Last week, in a classroom made from a converted shipping container, in a dusty low-income area of Nairobi, I saw the future of education in emerging countries.
Using 17cm touchscreen tablets with individual headsets, 40 learners at the Lighthouse Grace Academy in Dagoretti were led through a lesson by their teacher, watching a cartoonish animated movie. It could have been at my nephew’s school in Florida in the US, or any school where computer equipment and Internet access are provided as standard.
But while it looks the same on the surface, behind the scenes it has taken three years for this tech start-up from the bustling entrepreneurial hub that is Kenya’s capital to achieve what is an inspiring solution to Africa’s education problem.
Nairobi is typical of an emerging country’s conditions, with poor infrastructure, poor electricity, poor Internet resources and poor governance. Education is technically free, but the costs of uniforms, books and other necessities are huge for most parents. They would not be able to buy such technology.
Inside the brightly painted container, the lesson happens with a smoothness and ease that belies the effort and hard work that has gone into this new BRCK Education system.
At the start of the lesson, a big, toughened plastic suitcase is wheeled in. Called the BRCK Kio Kit, it’s one of those cases used to transport delicate photographic gear. The bottom layer of soft foam has been removed (it remains in the lid) and now houses the 40 Kio tablets in custom-designed charging slots. Hidden behind these plastic sleeves is some sophisticated technology that you seldom see in something essentially for the bottom end of the market.
“Where everyone saw wireless charging as a luxury item, we saw it as something to serve the ordinary people,” says BRCK CEO Erik Hersman. His team worked with Intel to make this usually high-end technology work in these tough, connectivity-starved conditions.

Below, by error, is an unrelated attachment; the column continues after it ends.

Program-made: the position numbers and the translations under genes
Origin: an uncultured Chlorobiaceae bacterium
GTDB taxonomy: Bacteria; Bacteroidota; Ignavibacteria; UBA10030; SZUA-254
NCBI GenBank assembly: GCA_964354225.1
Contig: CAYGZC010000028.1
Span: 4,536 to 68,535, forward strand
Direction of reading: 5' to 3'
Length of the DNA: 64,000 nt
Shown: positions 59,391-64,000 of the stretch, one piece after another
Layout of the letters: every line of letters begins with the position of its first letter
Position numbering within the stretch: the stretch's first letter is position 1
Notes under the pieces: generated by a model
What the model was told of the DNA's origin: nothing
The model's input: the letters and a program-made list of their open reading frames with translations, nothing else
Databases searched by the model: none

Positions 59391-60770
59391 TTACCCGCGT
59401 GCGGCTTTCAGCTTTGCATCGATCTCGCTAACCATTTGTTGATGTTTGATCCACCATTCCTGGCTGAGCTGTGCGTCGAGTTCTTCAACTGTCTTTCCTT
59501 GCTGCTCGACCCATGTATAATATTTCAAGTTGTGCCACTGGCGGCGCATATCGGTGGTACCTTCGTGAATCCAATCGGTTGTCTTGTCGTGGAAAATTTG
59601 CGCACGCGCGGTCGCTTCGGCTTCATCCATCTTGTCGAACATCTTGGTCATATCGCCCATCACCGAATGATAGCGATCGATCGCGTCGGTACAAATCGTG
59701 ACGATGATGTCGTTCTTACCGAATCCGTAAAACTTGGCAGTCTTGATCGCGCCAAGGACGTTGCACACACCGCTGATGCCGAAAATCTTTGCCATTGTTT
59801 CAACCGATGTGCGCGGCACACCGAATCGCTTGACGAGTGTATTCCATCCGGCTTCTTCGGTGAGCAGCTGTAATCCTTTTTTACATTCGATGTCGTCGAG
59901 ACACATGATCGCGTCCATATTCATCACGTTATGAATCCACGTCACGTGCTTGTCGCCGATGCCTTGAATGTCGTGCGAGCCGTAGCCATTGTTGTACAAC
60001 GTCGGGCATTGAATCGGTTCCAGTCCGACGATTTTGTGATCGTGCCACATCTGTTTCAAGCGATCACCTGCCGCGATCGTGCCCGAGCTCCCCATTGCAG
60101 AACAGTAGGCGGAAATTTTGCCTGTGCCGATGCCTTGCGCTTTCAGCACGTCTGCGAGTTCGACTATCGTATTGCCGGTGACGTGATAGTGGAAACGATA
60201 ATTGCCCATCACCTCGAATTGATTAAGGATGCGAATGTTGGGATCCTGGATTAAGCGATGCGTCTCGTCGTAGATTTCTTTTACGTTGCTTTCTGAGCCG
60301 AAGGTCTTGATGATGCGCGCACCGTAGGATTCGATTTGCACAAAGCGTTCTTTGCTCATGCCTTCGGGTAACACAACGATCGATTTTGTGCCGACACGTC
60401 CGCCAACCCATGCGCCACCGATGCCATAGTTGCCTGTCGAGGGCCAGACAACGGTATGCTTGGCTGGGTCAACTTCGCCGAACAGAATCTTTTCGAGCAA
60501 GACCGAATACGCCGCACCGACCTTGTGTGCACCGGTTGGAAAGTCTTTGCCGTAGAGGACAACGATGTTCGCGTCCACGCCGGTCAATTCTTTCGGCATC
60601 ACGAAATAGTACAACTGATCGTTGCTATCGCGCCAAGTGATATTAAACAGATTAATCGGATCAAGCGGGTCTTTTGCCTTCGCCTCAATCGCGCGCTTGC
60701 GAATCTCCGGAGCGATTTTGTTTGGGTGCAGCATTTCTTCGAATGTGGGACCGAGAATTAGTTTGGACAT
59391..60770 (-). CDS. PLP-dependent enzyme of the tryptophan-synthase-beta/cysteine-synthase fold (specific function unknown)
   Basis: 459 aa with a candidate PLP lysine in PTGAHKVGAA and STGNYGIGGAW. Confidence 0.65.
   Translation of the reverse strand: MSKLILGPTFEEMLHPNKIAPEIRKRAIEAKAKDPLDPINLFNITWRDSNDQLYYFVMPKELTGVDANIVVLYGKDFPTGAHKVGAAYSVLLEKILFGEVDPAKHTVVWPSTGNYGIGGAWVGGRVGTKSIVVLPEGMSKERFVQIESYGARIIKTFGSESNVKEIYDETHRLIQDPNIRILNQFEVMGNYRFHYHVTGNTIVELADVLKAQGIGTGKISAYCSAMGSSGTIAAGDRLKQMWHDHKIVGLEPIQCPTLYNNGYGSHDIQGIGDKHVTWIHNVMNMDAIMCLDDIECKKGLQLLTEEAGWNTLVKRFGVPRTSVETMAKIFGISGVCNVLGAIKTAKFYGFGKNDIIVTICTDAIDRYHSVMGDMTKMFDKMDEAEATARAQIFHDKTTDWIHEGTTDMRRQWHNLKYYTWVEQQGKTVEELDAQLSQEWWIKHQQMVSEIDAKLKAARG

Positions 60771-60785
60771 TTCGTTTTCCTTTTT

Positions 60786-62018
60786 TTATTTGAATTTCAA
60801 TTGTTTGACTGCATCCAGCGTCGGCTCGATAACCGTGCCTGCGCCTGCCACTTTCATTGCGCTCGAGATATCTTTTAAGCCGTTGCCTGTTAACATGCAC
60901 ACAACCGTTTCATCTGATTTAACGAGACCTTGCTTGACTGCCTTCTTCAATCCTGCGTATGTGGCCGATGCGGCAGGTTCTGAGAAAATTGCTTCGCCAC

This was because the biggest impediment in previous education initiatives, as BRCK Education president Nivi Mukherjee explains, was the time it took to unplug and distribute tablets, then collect them and plug them in again to charge. This could be as much as 20 minutes each.
The heart of this is the BRCK itself, which is a powerful connectivity device that was designed to deal with Kenya’s notorious infrastructure, power and connectivity problems. Power outages are common, as is inconsistent power supply.
The BRCK was designed to use any source of Internet signal (Ethernet, 2G, 3G and so on) and share it with up to 20 devices for eight hours. To the BRCK, its founders added a Raspberry Pi, a mini-computer that provides a small offline Web server, giving the same content and experience to the pupils as being on the Internet — but without the cost of online access. Each of these “micro-clouds” in the BRCK Kio Kit is remotely updated with new content when it becomes available.
In this way, children in a low-income area — or a far-flung rural town — are getting the same access to educational information as any in a suburban area, says Hersman.
But the key to the success of this whole process is the appropriate, localised content that the team has curated. The content is simple and easy to understand, and equally importantly it has been designed to aid teachers, not replace them.
Given that both learners and teachers might themselves be technologically illiterate, the system’s ease of use was paramount, say the founders.
Like the BRCK itself, this education package’s significance will certainly expand beyond this continent to communities that have the same connectivity problems and infrastructure challenges as Africa has.
Africa has the fastest-growing population in the world and we will need all the clever solutions we can come up with, especially to educate our children.
The BRCK itself is a great African solution for African problems, BRCK Education even more so.
Shapshak is editor and publisher of Stuff magazine